Both of my parents have MacBooks. Even though we’re 3,000 miles apart, it’s still my job to keep them running smoothly. I setup nightly cron jobs on their machines which check for low disk space, pending Apple software updates, and other maintenance tasks that they might not think to check. Any problems are growled and posted to Twitter.

Final Thoughts

I’ve setup each Mac to send its Growl notifications to its own Twitter account. That keeps the notifications separate between machines. Then, I protect their updates (I don’t want strangers viewing my growl logs), and subscribe to them via my primary Twitter account. All of the tweets from each machine appear in my timeline.

And that’s when the power of Twitter really shines — because those updates are portable.

I can view them on the web, on my phone, I can subscribe to them via RSS, have them sent to my phone as SMS messages, or mix and mash them using any one of the many Twitter add-on services. You could even use Yahoo! Pipes to filter the messages.

My point is that by sending your Growl messages to Twitter, you’ve suddenly freed up a ton of data that had been stuck on your local machine and combined it into a portable format you can take anywhere.

Thanks to Matt Gemmell for MGTwitterEngine which does the Twitter heavy lifting in this plugin.


Download Growl Twitter.

How to Stream Your iTunes Music Over the Internet

Update: Want to stream your iTunes music over the internet? Try Highwire! It streams your iTunes library and a whole lot more :-)

I keep all of my iTunes music stored on a Drobo attached to an Airport at home. This frees up valuable space on my laptop and lets me listen to it via Front Row on my TV as well. It’s a much more convenient solution all around.

The only problem is that I lose access to my music when I’m on the road or at work. I’ve seen other services or 3rd party apps that let you stream your music online. They work well enough, but I’ve always thought it silly to pay for a feature that iTunes used to have. In honor of iTunes’ new 8.0 release this morning, here’s my simple workaround.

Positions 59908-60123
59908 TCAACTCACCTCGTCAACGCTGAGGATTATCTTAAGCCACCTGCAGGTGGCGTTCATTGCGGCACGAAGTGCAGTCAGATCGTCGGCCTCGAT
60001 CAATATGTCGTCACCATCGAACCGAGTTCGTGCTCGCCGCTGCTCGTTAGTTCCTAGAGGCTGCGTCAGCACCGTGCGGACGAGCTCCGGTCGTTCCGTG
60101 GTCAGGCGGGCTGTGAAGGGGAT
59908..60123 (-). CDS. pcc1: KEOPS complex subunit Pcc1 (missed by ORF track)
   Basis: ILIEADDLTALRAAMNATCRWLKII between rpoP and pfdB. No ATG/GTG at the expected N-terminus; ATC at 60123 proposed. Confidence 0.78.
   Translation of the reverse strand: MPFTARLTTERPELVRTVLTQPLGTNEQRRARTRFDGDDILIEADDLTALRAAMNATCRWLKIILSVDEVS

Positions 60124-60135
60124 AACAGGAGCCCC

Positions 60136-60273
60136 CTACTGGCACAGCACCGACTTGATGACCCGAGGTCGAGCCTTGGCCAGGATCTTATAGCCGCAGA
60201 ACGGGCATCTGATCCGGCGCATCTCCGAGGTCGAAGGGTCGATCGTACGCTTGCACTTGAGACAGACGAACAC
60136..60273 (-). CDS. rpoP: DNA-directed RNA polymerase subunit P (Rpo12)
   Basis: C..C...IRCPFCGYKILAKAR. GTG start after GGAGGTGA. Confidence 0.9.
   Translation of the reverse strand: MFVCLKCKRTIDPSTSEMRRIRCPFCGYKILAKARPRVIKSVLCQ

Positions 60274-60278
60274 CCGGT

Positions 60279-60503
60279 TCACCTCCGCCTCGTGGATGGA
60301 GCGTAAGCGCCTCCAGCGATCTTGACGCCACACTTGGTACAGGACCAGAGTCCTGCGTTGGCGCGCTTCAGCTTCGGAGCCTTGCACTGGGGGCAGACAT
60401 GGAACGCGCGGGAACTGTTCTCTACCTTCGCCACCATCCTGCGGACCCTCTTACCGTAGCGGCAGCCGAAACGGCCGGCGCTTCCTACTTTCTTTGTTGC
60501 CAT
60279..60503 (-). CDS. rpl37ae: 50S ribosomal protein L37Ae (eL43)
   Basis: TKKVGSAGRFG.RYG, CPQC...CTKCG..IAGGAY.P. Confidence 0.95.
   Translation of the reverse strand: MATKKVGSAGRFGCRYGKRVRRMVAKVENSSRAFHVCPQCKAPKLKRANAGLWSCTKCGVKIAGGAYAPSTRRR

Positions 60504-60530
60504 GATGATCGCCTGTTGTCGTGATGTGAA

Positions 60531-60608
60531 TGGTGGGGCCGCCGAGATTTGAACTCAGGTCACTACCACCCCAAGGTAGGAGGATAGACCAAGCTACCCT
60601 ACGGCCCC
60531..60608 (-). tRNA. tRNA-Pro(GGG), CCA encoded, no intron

First off, you’ll need a Mac at home with iTunes open that is always connected to the net. In my case, that’s a Mac Mini in our living room. It also needs to have “Remote Login” (ssh) enabled in System Preferences → Sharing.

Then, poke a hole in your router’s firewall to that machine on TCP port 3689. Here’s a screenshot of my router’s settings:

(Note: your computer’s IP address might be different than mine.)

Then, with that done, anytime you want to listen to your music elsewhere, run these two commands in Terminal on the Mac you’re listening with — not your Mac at home.

ssh your_username@your-home-ip-address -N -f -L 3689:your-home-ip-address:3689

That creates a tunnel from port 3689 on your local machine to port 3689 on your Mac at home. (That’s why you needed to open the hole in your firewall.)

mDNSProxyResponderPosix squeal "My Music" _daap._tcp. 3689 &

That creates an iTunes Bonjour broadcast notification locally which points back to your Mac at home. In other words, it tricks your copy of iTunes into thinking there’s a Mac nearby sharing its iTunes library. When iTunes tries to connect, the traffic is automatically rerouted to your other Mac.

Sidenote: if you don’t have the mDNSProxyResponderPosix command installed on your Mac, I have download links at the bottom of this post.

So that’s it. No need for third party software. When you open iTunes, you should see your music library appear in the “Shared” section of the sidebar. (Much to my excitement, the newly announced Genius playlists appear as well!) You can close the Terminal window once you’ve connected to your music library. (The mDNSProxyResponder command needs to stay active until then.)

Making it Better

To speed things up a bit, I’d put those two command into a shell script and place it in your ~/Library/Scripts folder. I call mine music-tunnel. That way, you can run that one command and have everything up and running automatically.

Or, if you’re feeling adventurous, you could wrap the whole thing inside a simple Cocoa app with a nice On / Off button. But that’s a project for another day…

Downloading mDNSProxyResponderPosix

Here’s a binary download of the mDNSProxyResponderPosix command for Intel. Place it somewhere in your path. And here’s the source if you’d like to compile it yourself for PowerPC.